Recently there has been increased media attention on the issue of domestic violence. Baltimore Ravens’ Ray Rice was caught by a security camera knocking his then-fiancé unconscious. Other NFL cases making the news lately include Minnesota Vikings’ Adrian Peterson indicted for child abuse and Carolina Panthers’ Greg Hardy and New York Jets’ Quincy Enunwa arrested for domestic violence.
As the local domestic violence and sexual assault center, Hope House knows all too well that domestic violence happens year round, and it happens in our communities. From October 2013 to September 2014, we provided support and resources during over 3,800 calls to our helpline. Individuals and families stayed in our shelter for 5,332 nights. We provided counseling and advocacy to 1,141 survivors of domestic violence, and just this year, we’ve helped 421 survivors of sexual assault. We know many more survivors are suffering in silence.
The benefit of the NFL cases in the national spotlight is that more people are talking about domestic violence. NFL players themselves are speaking out. Green Bay Packers’ Clay Matthews spoke at a news conference on preventing domestic violence, and Jordy Nelson has been featured in a domestic violence PSA. Pittsburgh Steelers’ William Gay shared his story of his stepdad killing his mom. Seattle Seahawks’ Russell Wilson introduced the “Pass the Peace” campaign to raise funds for the National Domestic Violence Hotline. Before the Ravens-Steelers game, CBS Sportscaster James Brown gave a speech on men getting involved with preventing domestic violence.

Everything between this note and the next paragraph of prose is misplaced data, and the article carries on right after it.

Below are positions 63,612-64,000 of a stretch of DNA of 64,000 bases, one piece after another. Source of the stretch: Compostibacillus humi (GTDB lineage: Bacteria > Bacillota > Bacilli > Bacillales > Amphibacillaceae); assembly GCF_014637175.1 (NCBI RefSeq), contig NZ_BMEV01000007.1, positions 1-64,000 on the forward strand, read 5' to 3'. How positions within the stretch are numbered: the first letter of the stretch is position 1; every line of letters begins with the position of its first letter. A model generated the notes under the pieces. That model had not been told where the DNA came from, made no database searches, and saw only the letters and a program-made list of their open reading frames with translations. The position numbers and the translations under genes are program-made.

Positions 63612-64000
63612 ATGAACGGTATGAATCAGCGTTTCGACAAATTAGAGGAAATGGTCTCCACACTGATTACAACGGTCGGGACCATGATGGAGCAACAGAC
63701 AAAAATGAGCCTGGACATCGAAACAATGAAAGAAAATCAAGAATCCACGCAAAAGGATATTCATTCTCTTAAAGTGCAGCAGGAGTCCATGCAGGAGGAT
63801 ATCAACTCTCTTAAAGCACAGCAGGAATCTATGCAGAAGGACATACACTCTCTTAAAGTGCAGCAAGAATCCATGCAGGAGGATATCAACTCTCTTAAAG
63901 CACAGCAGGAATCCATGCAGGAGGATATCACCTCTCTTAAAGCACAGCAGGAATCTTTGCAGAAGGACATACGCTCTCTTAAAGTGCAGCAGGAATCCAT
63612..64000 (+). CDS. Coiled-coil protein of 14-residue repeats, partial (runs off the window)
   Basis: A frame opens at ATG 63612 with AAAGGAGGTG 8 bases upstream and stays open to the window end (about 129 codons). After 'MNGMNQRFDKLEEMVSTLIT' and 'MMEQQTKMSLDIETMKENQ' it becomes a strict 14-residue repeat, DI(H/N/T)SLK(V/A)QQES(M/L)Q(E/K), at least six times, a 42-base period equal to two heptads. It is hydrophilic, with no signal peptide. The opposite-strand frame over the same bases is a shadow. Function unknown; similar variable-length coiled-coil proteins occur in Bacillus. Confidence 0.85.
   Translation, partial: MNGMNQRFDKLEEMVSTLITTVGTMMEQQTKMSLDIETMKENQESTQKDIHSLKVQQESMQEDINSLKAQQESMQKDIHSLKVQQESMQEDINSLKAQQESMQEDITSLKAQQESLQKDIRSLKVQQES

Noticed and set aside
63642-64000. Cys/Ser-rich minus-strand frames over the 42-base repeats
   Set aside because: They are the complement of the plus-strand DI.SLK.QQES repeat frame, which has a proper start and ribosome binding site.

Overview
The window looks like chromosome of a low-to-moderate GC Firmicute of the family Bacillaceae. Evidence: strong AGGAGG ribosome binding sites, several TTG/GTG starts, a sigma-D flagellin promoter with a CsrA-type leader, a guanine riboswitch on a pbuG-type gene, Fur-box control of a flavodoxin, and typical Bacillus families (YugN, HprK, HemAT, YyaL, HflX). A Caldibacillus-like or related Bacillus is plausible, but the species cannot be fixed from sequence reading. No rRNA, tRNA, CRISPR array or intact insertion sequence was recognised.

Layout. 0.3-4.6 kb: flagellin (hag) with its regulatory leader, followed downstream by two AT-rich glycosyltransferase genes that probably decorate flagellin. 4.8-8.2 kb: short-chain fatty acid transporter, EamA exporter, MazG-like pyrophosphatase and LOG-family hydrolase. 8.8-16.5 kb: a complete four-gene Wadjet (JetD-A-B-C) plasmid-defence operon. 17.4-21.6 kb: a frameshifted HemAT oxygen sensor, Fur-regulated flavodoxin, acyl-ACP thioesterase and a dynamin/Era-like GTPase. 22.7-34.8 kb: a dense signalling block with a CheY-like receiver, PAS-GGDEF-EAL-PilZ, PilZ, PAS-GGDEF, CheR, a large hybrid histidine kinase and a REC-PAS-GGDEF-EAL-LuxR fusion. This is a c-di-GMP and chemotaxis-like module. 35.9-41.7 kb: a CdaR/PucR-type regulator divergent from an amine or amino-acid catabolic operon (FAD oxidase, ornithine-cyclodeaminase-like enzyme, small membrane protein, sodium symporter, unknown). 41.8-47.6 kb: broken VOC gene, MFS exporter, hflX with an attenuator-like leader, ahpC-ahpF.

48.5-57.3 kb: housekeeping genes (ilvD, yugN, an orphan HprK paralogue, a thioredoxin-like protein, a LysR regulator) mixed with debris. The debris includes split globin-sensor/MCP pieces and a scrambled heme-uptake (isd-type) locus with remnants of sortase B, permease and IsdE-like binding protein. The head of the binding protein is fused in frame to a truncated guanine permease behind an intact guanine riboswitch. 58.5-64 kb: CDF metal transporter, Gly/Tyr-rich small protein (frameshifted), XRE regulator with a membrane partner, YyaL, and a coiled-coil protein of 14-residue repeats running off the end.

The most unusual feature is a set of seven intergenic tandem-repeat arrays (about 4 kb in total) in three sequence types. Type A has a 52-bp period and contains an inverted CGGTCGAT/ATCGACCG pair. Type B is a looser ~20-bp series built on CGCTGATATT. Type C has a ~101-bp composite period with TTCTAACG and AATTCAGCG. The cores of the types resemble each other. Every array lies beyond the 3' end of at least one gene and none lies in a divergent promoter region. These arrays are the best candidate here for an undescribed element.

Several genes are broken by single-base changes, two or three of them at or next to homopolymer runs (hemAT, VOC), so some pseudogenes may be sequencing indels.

Others are speaking out on social media. After people questioned why Janay married Ray Rice after the assault, many survivors came forward with their stories on Twitter with #WhyIStayed. Survivors shared the many barriers that kept them in abusive relationships, including lack of finances, fear their kids will get hurt or taken away, lack of support from others, being told it’s a sin to leave, loving the partner and believing they will change, and fear they will get hurt worse or killed.
End Domestic Abuse Wisconsin recently released their 2013 homicide report. They found that 55 people in Wisconsin were killed as a result of domestic violence. Many of these cases were when the victim was leaving or left the relationship. Thus we know that leaving is a dangerous time, which is why safety planning is such a big part of what Hope House offers to survivors.
Another Hope House service is presentations to children and teens. From October 2013 to September 2014, we gave 347 presentations to youth on topics related to healthy and abusive relationships. Since the start of this school year, several students have brought up the Ray Rice case. We need to utilize this teachable moment. We need to role model and educate youth on their rights and responsibilities for respectful, trusting, and supportive relationships.
If you would like resources for Domestic Violence Awareness Month, please check out our new website: www.HopeHouseSCW.org. If you or someone you know is experiencing or has experienced abuse, please call our 24-hour helpline at 1-800-584-6790.
Jess Kaehny, Community Education Coordinator, Hope House of South Central Wisconsin